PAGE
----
CREATING SUCCESS — Pickering keeps grows Musee Bath while keeping an eye on the community
In 2001, John Howkins in his book The Creative Economy helped bring to the public’s attention a new global movement. He notes, “New ideas, not money or machinery, are the source of success today, and the greatest source of personal satisfaction, too. The creative economy is revitalizing manufacturing, services, retailing and entertainment industries. It is changing where people want to live, work and learn — where they think, invent and produce.” As a student of entrepreneurship, I am excited about the opportunities that the creative economy creates. I believe this trend provides an incredible opportunity for Mississippi. The state has an incredible amount of creative talent that can be utilized both in communities and the world.
Leisha Pickering is a great example of a creative economy entrepreneur. She is leveraging her creative talents to make a difference through her new company Musee Bath Inc., which produces natural bath balms. Pickering is a native of Memphis, Tenn., and an Ole Miss graduate. I believe great businesses start with a “why.” By this, I mean that the founder(s) have a clear purpose for the business and are passionate about bringing their product or service to the marketplace to help others.
Pickering shared with me some of her motivations for launching her new business. Her mantra in this phase of life is “social entrepreneurship” — finding unique ways to address the needs of the community through creativity. Musee helped her do just that. She noted, “I believe everyone is called to make a difference wherever you are in life. I have always had an interest in poverty both home and abroad.” She noticed a need for job creation in the Flora area, and she felt led to make a difference in her community. Pickering explained, “I consider Musee to be a cottage business — a small company with grass roots in a kitchen with the employment of local people.” She understands that work creates dignity and seeks to give people that opportunity.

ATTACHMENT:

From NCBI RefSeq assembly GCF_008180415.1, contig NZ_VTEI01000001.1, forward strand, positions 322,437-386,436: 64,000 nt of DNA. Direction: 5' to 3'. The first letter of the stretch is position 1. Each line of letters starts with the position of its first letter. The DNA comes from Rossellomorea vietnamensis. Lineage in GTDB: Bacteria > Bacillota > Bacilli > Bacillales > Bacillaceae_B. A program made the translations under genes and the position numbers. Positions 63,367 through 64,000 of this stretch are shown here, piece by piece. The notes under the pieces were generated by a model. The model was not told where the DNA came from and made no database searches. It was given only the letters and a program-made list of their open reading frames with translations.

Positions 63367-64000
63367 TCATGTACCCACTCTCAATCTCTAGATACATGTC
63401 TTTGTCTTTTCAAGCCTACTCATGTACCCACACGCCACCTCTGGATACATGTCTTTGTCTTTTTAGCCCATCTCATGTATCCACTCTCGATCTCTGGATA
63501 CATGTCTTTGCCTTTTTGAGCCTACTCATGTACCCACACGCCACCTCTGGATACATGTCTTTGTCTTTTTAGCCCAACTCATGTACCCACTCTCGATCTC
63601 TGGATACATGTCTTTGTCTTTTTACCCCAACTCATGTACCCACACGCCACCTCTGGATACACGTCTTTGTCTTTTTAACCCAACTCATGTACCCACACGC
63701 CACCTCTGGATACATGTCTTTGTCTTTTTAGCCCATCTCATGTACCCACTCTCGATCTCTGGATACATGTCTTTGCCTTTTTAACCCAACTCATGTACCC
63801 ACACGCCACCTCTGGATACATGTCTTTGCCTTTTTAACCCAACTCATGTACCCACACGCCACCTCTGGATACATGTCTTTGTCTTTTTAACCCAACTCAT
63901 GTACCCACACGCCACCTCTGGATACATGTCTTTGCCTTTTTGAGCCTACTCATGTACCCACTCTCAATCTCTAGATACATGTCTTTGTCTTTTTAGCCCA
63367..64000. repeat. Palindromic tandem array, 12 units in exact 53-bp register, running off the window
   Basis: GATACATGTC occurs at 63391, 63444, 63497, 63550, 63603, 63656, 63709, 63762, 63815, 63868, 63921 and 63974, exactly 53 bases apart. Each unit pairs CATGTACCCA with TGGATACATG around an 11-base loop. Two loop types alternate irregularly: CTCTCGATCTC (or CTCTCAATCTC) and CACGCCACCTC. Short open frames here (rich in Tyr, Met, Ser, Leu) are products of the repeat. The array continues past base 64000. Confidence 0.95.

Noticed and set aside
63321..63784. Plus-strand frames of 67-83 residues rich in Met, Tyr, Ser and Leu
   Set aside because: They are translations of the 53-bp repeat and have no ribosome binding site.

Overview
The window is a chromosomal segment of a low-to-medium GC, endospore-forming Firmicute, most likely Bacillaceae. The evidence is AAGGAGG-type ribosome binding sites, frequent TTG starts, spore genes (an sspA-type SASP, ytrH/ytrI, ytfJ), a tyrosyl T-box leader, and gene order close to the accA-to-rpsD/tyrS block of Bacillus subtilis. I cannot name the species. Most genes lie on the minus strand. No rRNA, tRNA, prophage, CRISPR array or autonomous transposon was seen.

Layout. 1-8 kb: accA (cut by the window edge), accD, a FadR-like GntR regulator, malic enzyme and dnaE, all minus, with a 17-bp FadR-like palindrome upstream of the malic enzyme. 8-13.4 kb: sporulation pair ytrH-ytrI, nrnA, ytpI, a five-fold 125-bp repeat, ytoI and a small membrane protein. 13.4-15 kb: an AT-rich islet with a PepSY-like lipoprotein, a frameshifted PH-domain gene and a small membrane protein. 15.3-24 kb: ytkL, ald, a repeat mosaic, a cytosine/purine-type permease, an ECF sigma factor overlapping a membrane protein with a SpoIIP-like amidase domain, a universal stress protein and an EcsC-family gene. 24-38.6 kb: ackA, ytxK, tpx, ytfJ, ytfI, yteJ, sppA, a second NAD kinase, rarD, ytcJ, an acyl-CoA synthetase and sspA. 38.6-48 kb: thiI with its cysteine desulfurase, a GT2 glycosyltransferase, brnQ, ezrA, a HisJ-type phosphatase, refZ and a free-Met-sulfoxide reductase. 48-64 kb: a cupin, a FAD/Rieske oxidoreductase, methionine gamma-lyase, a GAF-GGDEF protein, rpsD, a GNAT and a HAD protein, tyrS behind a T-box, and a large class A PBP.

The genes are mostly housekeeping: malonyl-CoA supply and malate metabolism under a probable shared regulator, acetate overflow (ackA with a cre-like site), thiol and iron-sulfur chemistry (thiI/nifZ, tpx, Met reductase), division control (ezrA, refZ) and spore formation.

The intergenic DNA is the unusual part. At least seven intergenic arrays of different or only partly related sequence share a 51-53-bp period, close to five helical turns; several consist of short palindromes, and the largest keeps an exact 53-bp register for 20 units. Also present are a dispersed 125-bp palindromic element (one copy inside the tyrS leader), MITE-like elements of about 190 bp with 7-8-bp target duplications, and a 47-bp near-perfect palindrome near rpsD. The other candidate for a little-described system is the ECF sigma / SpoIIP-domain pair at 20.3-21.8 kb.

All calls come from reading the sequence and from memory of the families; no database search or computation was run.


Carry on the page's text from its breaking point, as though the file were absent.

Being a creative economy entrepreneur comes naturally to Pickering. She said, “I have always been creative. When I was young, I wanted to become a writer of children’s books.” I believe in the power of questions. In my executive coaching practice, I use questions to help people clarify their path and focus. Pickering asked herself some powerful questions to develop her own path. She noted, “As you grow older, you must ask yourself questions. Some of these questions are: Where will my creative gift and passion take me as a career — what is your natural giftedness and your passion? How can you take your passion and use it alongside your natural God-given gifts.”
From Mother Teresa to Chuck Colson, Pickering is inspired by great leaders who are motivated by a desire to serve others. For future leaders, Pickering encourages them to have a vision for what you are passionate about and act on it. In a world where we can easily get caught up living someone else’s vision for our lives, she encourages leaders to “be authentic, be yourself.” She strongly believes in the value of doing the right thing the right way and the importance of a life of servant hood. From serving the poorest of the poor in Africa to focusing on helping others in her local community, Pickering is a great model of creativity and servant hood in action. I hope that many more Mississippians will leverage their time, talents, and energy to change the world one small piece at a time for the better by unleashing their creative talents.
» Martin Willoughby is a business consultant and regular contributing columnist for the Mississippi Business Journal. He serves as Chief Operating Officer of Butler Snow Advisory Services, LLC and can be reached at martin.willoughby@ butlersnow.com.
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